Artistic Directors Sharon Robinson and Jaime Laredo kick off their 10th Anniversary season with a program that features Schubert’s beloved Trout Quintet with esteemed artists and colleagues, pianist, Joseph Kalichstein, violist, Nokuthula Ngwenyama, and bassist Owen Lee.
*This program has been revised from what was originally announced. Mr. Watts is recovering from back and neck surgery and with great regret needed withdraw from these opening concerts. Linton Chamber Music is grateful to Joseph Kalichstein for graciously agreeing to perform this program.
Ludwig van Beethoven (1770 – 1827)
Trio for Violin, Cello, and Piano in C Minor, No. 3, Op. 1
Listeners unfamiliar with the history of Beethoven’s career may be surprised to hear the skill displayed by his opus 1 compositions. Yet the set of trios labeled as opus one were by no means the composer’s first compositions. Rather, these were the work of a 24-year-old Beethoven who had been composing works for public consumption for well over a decade. Newly arrived in Vienna after his early education, Beethoven was signaling that he was ready to embark on a career as a professional composer.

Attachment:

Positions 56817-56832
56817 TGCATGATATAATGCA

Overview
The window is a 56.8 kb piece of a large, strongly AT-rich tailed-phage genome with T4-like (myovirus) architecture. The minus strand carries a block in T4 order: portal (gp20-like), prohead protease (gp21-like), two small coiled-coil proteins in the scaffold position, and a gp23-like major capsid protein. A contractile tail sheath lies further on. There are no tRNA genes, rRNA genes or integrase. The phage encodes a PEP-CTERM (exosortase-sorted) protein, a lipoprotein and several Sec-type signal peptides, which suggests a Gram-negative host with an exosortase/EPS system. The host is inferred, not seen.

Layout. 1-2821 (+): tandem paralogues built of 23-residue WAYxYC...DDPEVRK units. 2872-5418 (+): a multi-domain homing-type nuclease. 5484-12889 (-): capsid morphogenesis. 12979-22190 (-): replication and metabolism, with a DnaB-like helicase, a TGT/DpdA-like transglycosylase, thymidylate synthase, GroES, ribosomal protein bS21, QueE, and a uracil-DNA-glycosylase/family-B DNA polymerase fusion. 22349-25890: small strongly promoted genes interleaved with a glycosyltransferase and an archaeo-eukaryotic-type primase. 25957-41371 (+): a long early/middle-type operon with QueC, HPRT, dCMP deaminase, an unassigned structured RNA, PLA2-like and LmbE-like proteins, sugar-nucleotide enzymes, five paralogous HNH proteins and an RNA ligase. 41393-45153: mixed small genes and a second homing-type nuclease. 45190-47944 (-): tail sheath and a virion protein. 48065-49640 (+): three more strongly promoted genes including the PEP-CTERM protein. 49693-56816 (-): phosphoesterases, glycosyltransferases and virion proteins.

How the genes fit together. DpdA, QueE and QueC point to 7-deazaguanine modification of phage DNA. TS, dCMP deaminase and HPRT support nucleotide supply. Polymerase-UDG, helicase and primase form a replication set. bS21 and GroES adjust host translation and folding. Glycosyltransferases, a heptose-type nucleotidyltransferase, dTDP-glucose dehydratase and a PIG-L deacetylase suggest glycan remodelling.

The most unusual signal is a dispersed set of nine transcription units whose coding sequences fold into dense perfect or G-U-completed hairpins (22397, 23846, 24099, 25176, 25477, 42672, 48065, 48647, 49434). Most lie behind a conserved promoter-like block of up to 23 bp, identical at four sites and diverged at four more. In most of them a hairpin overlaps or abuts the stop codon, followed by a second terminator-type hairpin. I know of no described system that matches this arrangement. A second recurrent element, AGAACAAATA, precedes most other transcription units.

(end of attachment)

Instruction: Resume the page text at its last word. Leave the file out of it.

Already, Beethoven’s compositions distinguished him from the masters who preceded him. While the piano trios of Mozart and Hayden were typically brief works in three movements, Beethoven expanded the form to include a scherzo in each of his opus 1 works. Many of the qualities commonly associated with Beethoven’s “Heroic” middle period are already on display in this trio. This is perhaps accentuated by the placement of the work in C Minor, the key that Beethoven would later employ for some of his most emotionally resonant works, including the Pathétique sonata and fifth symphony.